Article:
Abe may be cut from similar ideological cloth, but it is hard to imagine a more different character. Compare the bombast of Koizumi’s recent Yasukuni visit with the approach of his mealy-mouthed heir apparent, who (allegedly) performed the dastardly deed while our backs were turned this spring.
Koizumi is the most media-savvy leader to grace the Japanese political scene since Nakasone. That much should have been clear when, in one of one of his first acts as premier, he invited the TV cameras to follow him into a meeting with former leprosy patients to apologize for decades of state-sanctioned incarceration and discrimination.
In the years that followed, barely a day passed without a short cameo from the Lionheart, his famous mane taking on a more silvery hue as time passed; although unlike Tony Blair, he has aged gracefully.
I was never quite as taken with his appearance as others were. His dress sense is as unadventurous as the next Japanese politician — Cool Biz notwithstanding — and he sometimes appears painfully thin. But it is a measure of his force of presence he is instantly recognizable; not just here but around the world, and by people with next to no interest in Japan. How many other Japanese politicians can say the same?
That said, his legacy will be defined by resurgent nationalism in foreign policy and an ill-advised obsession with neoliberal economic policy at home that is already beginning to create a part-time poorly paid underclass of women and young people.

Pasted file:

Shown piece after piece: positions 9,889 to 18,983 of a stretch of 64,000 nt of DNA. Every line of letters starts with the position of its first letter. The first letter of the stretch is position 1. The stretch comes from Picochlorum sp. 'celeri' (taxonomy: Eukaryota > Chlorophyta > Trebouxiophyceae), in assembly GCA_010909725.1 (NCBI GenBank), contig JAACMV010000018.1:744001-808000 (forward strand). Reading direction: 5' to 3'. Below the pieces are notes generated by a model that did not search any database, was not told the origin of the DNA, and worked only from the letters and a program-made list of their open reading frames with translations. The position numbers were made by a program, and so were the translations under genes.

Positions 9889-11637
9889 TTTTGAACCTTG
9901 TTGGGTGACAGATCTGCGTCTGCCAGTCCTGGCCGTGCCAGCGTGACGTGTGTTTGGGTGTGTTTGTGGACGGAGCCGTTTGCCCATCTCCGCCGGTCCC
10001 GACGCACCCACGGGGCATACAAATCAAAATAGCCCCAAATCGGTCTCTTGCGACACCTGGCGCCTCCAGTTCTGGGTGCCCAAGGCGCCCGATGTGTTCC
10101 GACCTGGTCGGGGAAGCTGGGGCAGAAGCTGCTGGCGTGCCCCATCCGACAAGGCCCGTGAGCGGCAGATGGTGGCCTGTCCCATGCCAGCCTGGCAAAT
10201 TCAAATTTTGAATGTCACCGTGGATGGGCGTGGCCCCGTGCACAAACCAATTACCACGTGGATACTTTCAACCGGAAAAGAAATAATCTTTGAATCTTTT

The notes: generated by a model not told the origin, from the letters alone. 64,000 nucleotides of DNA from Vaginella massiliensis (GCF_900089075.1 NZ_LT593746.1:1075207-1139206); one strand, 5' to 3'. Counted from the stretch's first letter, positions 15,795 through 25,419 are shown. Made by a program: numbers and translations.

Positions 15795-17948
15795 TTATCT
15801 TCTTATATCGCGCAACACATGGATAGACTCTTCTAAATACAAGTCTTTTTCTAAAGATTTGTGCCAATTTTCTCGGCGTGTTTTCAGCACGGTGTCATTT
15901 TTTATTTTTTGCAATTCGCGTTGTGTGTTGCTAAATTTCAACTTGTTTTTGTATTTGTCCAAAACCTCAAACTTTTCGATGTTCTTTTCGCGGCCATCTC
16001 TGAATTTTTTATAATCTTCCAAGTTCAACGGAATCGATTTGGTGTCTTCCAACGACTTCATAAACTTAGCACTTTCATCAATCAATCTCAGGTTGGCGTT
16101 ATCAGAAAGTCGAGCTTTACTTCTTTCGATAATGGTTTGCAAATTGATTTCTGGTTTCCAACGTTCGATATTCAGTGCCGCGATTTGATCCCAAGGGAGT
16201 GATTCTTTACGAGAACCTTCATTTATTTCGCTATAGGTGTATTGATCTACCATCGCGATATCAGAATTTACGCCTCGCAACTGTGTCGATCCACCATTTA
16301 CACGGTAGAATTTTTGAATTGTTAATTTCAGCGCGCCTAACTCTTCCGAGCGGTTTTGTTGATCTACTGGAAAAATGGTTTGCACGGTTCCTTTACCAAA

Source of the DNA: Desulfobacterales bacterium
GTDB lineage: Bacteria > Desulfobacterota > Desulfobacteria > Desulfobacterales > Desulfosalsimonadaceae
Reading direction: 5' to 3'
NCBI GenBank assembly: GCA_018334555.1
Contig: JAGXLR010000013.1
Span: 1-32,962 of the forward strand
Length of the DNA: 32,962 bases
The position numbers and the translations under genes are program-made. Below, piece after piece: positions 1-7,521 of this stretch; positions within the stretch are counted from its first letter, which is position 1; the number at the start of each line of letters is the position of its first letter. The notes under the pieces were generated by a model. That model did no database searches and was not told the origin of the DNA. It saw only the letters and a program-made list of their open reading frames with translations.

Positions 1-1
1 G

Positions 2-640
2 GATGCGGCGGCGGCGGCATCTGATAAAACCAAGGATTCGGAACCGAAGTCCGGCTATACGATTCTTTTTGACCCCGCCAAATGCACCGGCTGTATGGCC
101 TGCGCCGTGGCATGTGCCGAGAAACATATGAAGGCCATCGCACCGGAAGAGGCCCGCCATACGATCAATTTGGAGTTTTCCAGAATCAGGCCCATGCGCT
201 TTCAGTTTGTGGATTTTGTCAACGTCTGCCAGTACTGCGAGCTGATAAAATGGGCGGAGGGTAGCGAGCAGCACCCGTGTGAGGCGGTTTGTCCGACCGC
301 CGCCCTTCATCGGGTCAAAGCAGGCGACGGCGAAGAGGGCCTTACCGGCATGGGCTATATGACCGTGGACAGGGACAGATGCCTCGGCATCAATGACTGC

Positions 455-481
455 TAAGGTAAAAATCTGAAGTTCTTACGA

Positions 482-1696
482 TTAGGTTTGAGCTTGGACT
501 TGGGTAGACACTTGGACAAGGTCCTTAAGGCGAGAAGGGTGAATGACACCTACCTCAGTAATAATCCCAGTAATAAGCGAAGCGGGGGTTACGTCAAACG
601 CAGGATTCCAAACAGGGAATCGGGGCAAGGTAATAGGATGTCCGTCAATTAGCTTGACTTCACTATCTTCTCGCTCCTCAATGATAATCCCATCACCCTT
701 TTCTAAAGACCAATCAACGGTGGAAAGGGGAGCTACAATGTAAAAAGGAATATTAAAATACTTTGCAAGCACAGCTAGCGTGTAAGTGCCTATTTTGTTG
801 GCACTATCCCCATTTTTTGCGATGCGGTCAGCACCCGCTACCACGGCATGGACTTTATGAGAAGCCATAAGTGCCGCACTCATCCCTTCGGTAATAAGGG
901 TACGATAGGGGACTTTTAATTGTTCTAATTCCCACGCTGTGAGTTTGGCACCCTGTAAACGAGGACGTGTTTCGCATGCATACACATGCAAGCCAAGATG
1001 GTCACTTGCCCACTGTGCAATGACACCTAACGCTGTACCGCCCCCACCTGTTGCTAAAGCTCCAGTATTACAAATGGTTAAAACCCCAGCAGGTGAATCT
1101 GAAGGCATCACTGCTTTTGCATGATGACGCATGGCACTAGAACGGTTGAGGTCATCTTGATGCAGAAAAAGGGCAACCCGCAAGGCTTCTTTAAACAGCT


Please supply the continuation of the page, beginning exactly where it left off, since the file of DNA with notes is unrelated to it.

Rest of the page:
He is an intriguing man and an impressive politician to whom, on a professional level, foreign correspondents should be grateful. His politics, though, are an entirely different matter.
Correspondent for S. Korean media
Over the course of Koizumi’s time in office, the media went from being an opinion leader to an opinion follower. Koizumi’s media strategy was to simplify an issue and repeat it ad nauseum. As Hitler recognized, the simplification and extreme aggression of “the message” is the golden rule for any dictator attempting to control the public mindset.
Aided by a media strategy group within the Liberal Democratic Party, the public reception of Koizumi’s message was carefully monitored and his topic and tone altered to best influence public perception.
During Koizumi’s terms, the media has become a mere tool for propaganda, failing in its responsibility to question and keep the administration in check. The media has continued to report verbatim what Koizumi has said, without offering any analysis or explanation in the context of the country’s needs and wants.
Koizumi’s huge popularity has allowed him to shape public opinion in exactly the way he would have wished. Four years ago, very few people went to Yasukuni. The number has since tripled.
Japan needs to seriously discuss whether it will continue to allow its leaders, political and media, to communicate with people in such an insincere way.
Raising awareness is the most proper means of communication between a people and its leaders. Current communication levels between the Japanese government and Japanese people are more akin to third-rate PR fluff, lacking any logic or morality. Problems remain hidden and the government seeks only to stimulate demand for the dangerous policies proposed by Shinzo Abe.